It’s interesting to note that, despite his many forays to the hoop last season, Rose averaged only 3.1 free throw attempts. Some people believe that Rose wasn’t aggressive enough, but I don’t think that’s the case. I believe that his low number of FTAs was due to the fact that he was a rookie. First off, NBA officials tend to make rookies pay their dues (no matter what David Stern says). Secondly, Rose hasn’t yet learned how to sell fouls the way veteran players do. Trust me, his fouls attempts will increase this season. And so will his free throw shooting percentage, which was 78.8 last season.
Let’s get something straight: Rose has the sheer physical ability to be a top-notch defender…maybe one of the best in the league at his position. Want the proof? Check this out. And this. For the record, that second play was a must-stop situation that occurred during the final seconds of the third overtime of a playoff elimination game against the defending NBA champions. Feel free to say “wow.” I’ll wait.
Here’s the problem: those two plays were exceptions to the rule. During his rookie season, Rose didn’t focus on or commit to defense on a consistent basis. Generally speaking, he could usually be found in the general vicinity of the man he was guarding. But Rose rarely put pressure on opposing point guards. He had trouble fighting through screens (which is more about strength of will than strength of body). He wasn’t very vocal when defensive switches were needed. He struggled (sometimes mightily) to keep his man in front of him and his hands were usually closer to his own waistband than his opponent’s shot attempts.
On the bright side, he was a rookie. It’s possible that Rose’s defensive struggles were part of the learning process that all first year players go through. If he can improve his fundamentals and turn up the intensity, he could become a defensive beast.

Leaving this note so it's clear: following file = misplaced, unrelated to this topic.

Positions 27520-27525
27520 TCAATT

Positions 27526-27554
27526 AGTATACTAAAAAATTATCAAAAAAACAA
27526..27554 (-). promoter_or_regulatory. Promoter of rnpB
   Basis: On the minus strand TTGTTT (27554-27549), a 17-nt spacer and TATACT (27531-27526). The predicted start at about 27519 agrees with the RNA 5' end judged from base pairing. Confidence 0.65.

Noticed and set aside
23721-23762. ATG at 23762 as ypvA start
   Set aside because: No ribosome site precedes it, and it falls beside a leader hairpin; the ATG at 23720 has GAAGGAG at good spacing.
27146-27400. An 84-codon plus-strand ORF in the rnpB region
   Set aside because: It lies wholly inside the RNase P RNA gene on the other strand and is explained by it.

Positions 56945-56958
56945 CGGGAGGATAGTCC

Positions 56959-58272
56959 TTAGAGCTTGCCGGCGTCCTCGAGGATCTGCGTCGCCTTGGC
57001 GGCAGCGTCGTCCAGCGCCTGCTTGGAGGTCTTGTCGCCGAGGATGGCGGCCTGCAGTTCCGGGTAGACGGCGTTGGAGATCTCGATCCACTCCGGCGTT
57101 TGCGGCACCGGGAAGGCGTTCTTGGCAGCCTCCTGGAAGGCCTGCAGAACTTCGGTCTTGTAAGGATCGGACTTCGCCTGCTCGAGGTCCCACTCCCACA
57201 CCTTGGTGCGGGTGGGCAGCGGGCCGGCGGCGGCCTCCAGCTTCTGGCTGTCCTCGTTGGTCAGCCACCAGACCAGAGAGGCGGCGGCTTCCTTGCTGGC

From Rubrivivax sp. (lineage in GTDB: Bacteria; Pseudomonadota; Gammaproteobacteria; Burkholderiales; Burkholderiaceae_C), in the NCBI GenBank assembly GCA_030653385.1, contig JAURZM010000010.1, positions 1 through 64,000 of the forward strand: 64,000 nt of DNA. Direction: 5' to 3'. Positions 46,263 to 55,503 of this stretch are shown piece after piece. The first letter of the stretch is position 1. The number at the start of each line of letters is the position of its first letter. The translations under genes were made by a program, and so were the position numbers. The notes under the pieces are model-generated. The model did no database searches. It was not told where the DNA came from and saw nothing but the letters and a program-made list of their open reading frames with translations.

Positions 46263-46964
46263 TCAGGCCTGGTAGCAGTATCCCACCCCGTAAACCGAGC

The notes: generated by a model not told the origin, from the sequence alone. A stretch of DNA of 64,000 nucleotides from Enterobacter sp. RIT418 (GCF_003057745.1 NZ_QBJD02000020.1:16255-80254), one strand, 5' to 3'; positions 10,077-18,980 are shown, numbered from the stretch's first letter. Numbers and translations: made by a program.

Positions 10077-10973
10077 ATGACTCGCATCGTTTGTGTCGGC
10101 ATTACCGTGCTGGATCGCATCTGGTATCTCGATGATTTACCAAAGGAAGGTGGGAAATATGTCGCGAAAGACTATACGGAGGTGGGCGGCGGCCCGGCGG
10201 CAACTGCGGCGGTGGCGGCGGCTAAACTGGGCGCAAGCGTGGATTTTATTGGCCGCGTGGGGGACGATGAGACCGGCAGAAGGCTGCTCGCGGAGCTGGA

One of Rose’s most impressive traits has been his maturity. The kid was unflappable last season. He never hung his head after bad games, never shrank away from big moments. That’s exactly what a team needs from its point guard and franchise player/team leader. However, Rose has so far been one of those quiet, lead-by-example types. That’s not going to cut it. For Rose and the Bulls to take the Next Step, he has to become a more vocal leader. Again, Rose was only a rookie last season, and Ben Gordon was semi-entrenched as the team leader (at least in critical situations). It’ll be interesting to see how Rose’s leadership skills develop this season.
Speaking of Gordon, Rose will most likely inherit his clutch shot responsibilities. Instead of watching BG scramble around the three-point arc trying to invent a shot, I expect to see the Bulls’ clutch offense revolve around high pick and rolls involving Rose and one of the team’s bigs.
One other concern — albeit a minor one — is whether Rose will be negatively affected by the controversies he was involved in this summer. Honestly, I don’t think it’ll be a problem…but you never know.
Rose is a lightning-quick, hyper-athletic point guard who can drive into the heart of a defense and make great things happen by finishing or passing. His jump shot is still suspect, and his ability to create offense needs to improve…as does his defense. He could also stand to become a more vocal leader. But these are all nitpicks. Rose was fantastic during his rookie season and has what it takes to ascend quickly to greatness.